The All-Encompassing Nature of Content Marketing

October 25, 2012 •

Last week, I was fortunate enough to attend the Mid-Atlantic Marketing Summit, and to participate in a panel on content marketing.  It was an excellent event – kudos to Capitol Communicator, Potomac Tech Wire, and everyone else that made it happen.  And a special thank you to the great people on our panel:

 

  • Moderator Andy Seibert – Chairman, Custom Content Council
  • Munish Gandhi – CEO, Hy.ly
  • Brian Williams – CEO/Co-Founder, Viget
  • Erin McCahill – VP, Brand & Creative Services, Vocus

What really struck me about the day was the way in which content marketing weaved itself into every session, panel and conversation. Many of the discussions throughout the day focused on topics like Facebook, mobile marketing, and marketing automation, but as I wrote earlier this year, all of these marketing tactics and channels need content to feed the beast. And if you’re addressing content without first developing a content marketing strategy and plan, you are unlikely to succeed.

A few other takeaways for marketers ready to integrate content marketing into their 2013 marketing plans:

Too many companies are looking at Facebook and video as holy grails, while not paying nearly enough attention to email marketing.

Email marketing is still one of the most effective channels for marketers. The DMA projects email to drive $67.8 billion in sales in 2012 and $82.2 billion in sales in 2016.  A good content marketing plan incorporates social, video, email and a host of other channels.   Too many companies have allowed email—a proven driver of not only activity but transactions—to fade into the marketing abyss.

Companies are looking at individual social media properties in a silo.

We see a lot of talk about Facebook and YouTube strategies, but all too often they’re not connected to a company’s business strategies. Facebook and YouTube are individual properties, and while they may be very important to your business, it’s vital to look at them as pieces of your overall business strategy, marketing strategy, and content marketing strategy, rather than standing on their own.

The solution isn’t just creating more content, but creating better content.

When it comes to content marketing, more content is not necessarily better. Many companies are still making the mistake of trying to become factories that pump out content, or paying third parties to do so, with the thinking that content marketing is strictly a volume game.  You need better content, not just more content.
Companies need to focus on creating engaging content, tied to a buyer’s questions and objectives, and then focus on producing more of that.  Because every buyer has different needs, a different angle, and different perspectives, activate as many people as you can on your team that are willing to participate to personalize the brand.  Brian gave a great example of how his team at Viget creates and shares content in very specific communities for developers on GitHub, designers on Tribble, etc.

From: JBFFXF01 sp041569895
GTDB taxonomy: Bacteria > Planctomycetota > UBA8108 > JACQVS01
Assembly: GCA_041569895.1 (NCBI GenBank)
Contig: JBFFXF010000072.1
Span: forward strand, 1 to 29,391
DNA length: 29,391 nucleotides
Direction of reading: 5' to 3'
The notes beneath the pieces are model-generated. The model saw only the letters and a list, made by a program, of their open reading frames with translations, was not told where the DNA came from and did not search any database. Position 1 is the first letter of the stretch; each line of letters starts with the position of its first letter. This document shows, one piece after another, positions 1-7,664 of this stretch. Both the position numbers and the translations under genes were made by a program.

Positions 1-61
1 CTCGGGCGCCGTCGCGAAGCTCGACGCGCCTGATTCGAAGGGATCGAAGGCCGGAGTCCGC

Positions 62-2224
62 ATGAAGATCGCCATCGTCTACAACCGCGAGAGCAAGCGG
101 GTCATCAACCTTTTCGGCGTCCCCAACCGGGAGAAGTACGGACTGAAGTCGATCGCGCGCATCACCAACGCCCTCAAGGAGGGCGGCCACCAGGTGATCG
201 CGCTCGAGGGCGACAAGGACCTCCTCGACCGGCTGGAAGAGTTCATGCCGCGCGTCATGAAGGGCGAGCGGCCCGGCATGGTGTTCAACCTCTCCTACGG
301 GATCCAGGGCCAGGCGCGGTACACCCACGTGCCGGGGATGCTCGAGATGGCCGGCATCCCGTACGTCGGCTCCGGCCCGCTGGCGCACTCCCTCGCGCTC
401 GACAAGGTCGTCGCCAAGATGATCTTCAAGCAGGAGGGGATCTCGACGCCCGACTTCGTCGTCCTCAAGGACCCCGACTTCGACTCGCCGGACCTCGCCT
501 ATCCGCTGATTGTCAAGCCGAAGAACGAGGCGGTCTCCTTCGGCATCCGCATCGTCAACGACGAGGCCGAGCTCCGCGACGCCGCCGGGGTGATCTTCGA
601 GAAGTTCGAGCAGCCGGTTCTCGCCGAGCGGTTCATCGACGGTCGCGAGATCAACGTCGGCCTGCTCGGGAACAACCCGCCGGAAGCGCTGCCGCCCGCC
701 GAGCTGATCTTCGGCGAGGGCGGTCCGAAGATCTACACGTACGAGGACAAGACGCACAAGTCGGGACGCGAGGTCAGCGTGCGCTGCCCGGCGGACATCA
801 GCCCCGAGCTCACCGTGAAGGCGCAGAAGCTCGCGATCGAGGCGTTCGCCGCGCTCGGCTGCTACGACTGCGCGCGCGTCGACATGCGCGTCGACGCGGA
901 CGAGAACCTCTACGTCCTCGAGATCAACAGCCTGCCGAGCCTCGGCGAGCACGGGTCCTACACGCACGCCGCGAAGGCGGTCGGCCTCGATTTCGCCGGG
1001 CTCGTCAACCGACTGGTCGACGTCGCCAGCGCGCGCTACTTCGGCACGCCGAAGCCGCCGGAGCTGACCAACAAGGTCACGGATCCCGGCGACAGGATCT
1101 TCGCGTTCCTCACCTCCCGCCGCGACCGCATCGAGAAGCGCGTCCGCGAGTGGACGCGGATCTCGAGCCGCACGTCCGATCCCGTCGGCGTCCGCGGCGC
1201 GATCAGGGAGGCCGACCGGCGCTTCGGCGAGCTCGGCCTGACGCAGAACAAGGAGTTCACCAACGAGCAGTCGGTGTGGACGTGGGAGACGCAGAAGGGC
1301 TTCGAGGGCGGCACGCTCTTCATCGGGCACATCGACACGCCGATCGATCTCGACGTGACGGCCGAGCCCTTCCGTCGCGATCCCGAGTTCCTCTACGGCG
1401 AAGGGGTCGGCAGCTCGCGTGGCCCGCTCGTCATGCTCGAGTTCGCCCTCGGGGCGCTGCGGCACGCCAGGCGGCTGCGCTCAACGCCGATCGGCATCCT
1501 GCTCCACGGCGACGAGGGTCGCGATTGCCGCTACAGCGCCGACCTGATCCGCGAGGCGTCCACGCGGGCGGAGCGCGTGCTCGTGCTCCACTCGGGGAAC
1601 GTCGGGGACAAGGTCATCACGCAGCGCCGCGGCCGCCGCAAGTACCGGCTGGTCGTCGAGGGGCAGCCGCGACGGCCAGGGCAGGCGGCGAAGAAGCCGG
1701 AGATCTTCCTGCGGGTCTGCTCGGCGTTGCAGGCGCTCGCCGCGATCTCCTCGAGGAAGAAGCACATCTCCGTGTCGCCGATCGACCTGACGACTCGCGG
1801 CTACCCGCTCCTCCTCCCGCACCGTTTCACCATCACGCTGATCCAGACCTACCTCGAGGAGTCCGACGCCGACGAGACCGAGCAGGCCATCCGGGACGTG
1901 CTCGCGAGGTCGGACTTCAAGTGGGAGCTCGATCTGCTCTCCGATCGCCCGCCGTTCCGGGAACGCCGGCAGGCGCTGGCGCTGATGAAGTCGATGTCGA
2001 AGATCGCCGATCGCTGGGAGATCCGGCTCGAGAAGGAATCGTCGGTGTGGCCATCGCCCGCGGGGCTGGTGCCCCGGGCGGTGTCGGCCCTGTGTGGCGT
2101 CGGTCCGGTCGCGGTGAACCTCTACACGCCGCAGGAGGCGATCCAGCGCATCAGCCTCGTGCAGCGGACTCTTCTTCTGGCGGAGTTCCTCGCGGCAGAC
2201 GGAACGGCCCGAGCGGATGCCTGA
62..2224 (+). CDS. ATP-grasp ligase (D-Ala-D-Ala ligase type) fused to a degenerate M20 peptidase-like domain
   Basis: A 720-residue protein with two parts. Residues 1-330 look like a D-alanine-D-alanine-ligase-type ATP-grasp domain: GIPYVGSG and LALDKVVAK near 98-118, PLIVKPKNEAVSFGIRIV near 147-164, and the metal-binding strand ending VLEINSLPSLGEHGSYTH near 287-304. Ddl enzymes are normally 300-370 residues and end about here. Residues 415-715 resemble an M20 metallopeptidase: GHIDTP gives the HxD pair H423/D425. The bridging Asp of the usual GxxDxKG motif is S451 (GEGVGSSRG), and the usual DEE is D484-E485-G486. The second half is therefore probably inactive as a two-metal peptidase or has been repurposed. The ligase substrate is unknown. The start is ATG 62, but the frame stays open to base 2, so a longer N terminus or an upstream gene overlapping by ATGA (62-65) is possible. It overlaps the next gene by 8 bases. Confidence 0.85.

Everyone wants to measure marketing, but most are not sure what (or how) to measure.

For most marketers, showing concrete results has become a requirement, not just a nice to have.  However, most aren’t 100% sure what to measure, what to report, and how to frame those results.  When I am asked the measurability question, I typically respond in three parts:

1). Understand how the business is being measured, and align your measurements accordingly.  Your key metrics should feed up to how the CEO and the business are being measured; ultimately all the pieces need to work together so this is probably the only structure that makes sense.

2). Measure everything but report on only a few things that are really important.  Many people tend to get lost in the nitty-gritty of detailed analytics.  Keep your reporting limited to a few agreed-upon KPIs to ensure this is a top level report.  You can always drill into the details if necessary, but in most cases, the simpler the better.  Jay Baer talks consumption metrics, sharing metrics, lead metrics, and sales metrics in much more detail in this Content Marketing Institute interview.

3). Understand that there are other benefits of content marketing that you either need to work into your measurements. Learn more about these Not-So-Obvious Benefits of Content Marketing in Mike’s recent post.

Takeaway

Thanks again to everyone at the event – it was a rewarding day, full of vibrant conversations with clients, partners, and other marketers. It was fun to illustrate and share what has become an indisputable fact: content marketing touches just about every aspect of not just marketing, but your entire business.

More About Content Marketing

Get both easy-to-digest tips and more detailed content marketing approaches from Right Source and other industry experts in our free content marketing eBook: How to Grow Your Business with Content Marketing.

Learn even more about creating a successful content marketing approach in the webcast: What if You Build It and They Still Don’t Come?

And of course, feel free to drop a comment below or contact me directly with your questions or challenges.

 

About the Author

As Right Source’s chief marketing technology officer, Will Davis oversees the intersection of marketing strategy, consulting, execution and technology for our clients. He focuses first on business objectives and then on helping clients leverage marketing and technology to deliver against those objectives. A recognized leader in content marketing, Will has a bachelor’s degree from the University of Maryland, College Park in government and politics and broad experience developing marketing strategies that help organizations reach milestones and grow. You can find Will on Twitter and Google+, connect with him on LinkedIn, or read his other posts.

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